Soderbergh’s take pales in comparison to Tarkovsky’s superior 1972 adaptation—it feels too cold and lacklustre overall though it does grow more inwardly emotional by its final act.
Cast: George Clooney, Natascha McElhone, Ulrich Tukur, Viola Davis, Jeremy Davies
Plot: A troubled psychologist is sent to investigate the crew of an isolated research station orbiting a bizarre planet.
Awards: Nom. for Golden Bear (Berlinale)
Subject Matter: Moderate – Grief & Desire
Narrative Style: Slightly Complex
Pace: Slightly Slow
Audience Type: Slightly Mainstream
I think no matter what, it’s hard to top Tarkovsky’s superior 1972 adaptation of Stanislaw Lem’s sci-fi novel. If there is any consolation for Steven Soderbergh, Lem disliked both adaptations.
Produced by James Cameron and Jon Landau of Titanic (1997) and Avatar (2009) fame, Solaris is treated like a minimalist space misadventure.
George Clooney stars as Chris Kelvin, who is tasked to make a trip to a space station orbiting a strange planet in order to demystify the unusual occurrences that have affected the crew’s mental state.
Once there, he suffers the same fate, but not without trying his best to make sense of the psychological affliction that causes one to see visions of dead loved ones.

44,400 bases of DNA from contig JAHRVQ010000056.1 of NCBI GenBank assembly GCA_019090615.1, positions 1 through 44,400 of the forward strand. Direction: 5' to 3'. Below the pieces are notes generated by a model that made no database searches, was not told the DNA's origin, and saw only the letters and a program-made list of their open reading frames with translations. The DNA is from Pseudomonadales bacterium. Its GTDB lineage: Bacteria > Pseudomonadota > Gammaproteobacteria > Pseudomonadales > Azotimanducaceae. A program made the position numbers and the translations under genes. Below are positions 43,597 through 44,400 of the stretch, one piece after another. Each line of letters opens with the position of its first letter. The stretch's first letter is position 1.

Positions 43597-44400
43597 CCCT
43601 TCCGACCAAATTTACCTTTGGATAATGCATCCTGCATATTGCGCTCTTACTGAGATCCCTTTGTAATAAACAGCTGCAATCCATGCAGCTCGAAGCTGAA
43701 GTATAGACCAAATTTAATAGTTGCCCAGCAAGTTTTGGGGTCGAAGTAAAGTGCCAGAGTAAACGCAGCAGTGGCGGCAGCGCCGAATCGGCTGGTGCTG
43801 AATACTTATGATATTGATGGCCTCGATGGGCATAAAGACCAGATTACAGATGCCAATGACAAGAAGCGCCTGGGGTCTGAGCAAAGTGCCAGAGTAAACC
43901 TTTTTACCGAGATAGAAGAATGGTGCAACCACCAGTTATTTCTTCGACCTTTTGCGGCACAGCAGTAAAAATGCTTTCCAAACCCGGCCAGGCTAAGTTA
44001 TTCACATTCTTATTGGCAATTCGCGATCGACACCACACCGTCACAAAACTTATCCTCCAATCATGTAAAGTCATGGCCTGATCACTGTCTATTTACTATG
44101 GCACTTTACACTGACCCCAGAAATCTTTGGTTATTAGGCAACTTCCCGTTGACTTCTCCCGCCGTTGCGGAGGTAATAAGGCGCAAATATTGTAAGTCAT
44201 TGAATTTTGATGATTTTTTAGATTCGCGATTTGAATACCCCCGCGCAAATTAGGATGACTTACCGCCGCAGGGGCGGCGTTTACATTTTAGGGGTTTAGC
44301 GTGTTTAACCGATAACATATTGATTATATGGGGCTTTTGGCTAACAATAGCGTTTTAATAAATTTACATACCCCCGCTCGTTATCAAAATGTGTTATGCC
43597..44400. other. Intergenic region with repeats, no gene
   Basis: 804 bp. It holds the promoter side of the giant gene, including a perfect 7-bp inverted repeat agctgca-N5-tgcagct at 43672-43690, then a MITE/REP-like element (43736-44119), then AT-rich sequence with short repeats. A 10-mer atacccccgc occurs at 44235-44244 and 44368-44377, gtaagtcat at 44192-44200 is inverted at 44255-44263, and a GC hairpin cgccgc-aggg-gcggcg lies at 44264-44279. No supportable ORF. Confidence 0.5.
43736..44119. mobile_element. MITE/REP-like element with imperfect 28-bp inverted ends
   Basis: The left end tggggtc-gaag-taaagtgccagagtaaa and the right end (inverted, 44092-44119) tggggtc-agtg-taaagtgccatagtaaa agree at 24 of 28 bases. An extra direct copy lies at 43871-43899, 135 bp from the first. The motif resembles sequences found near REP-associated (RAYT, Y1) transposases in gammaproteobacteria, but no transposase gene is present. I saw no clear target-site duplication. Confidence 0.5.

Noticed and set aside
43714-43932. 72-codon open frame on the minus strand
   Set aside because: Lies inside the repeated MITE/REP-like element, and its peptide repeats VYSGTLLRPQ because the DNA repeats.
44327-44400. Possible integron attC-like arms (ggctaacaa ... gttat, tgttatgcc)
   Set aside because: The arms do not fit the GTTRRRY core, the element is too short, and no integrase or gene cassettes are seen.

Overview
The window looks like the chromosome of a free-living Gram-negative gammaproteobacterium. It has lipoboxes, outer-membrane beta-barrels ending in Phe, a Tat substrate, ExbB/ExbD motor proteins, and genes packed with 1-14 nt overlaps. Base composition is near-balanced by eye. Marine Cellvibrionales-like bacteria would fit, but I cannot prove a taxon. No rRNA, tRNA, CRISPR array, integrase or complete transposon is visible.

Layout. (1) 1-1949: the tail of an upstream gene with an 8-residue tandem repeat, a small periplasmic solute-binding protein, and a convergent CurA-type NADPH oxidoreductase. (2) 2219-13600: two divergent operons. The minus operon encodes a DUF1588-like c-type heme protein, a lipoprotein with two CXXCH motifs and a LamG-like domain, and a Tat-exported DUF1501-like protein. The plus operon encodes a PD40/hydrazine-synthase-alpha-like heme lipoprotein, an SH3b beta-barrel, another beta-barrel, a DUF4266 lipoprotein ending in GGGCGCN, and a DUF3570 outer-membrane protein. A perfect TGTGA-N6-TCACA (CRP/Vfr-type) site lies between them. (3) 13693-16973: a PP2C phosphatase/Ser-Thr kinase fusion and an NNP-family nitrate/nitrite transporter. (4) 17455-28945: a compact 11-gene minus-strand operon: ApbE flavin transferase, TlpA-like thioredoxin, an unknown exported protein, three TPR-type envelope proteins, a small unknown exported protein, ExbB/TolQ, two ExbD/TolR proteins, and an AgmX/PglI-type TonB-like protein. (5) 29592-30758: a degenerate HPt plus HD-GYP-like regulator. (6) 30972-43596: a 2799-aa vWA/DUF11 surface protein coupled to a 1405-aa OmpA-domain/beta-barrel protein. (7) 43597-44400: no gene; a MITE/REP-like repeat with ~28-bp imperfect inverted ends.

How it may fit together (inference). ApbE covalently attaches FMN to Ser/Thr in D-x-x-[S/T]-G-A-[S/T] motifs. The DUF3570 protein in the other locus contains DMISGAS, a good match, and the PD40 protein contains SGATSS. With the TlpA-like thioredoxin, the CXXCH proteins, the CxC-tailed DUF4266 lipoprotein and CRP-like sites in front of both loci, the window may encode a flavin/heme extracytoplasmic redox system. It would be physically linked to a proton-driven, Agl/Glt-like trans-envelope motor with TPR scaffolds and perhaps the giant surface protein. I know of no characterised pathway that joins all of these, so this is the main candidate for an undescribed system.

“There are no answers. Only choices.”
If you are new to the story, Soderbergh’s version might be a good entry point, even though it feels too cold and lacklustre a film to truly engage, well, at least for its first half.
As the film moves on, it does grow more inwardly emotional by its final act, with Soderbergh focusing on desire and grief, and conflating both as a single emotion of yearning for the past.
If you are a fan of Viola Davis, she has an early role here as one of the crew members, delivering a strong supporting performance.
Clooney is less impressive but his chemistry with Natascha McElhone (playing Chris’ dead wife) does enough to sustain the narrative till the epilogue, where Soderbergh pulls off a fine landing, saving the film from being a wasted opportunity.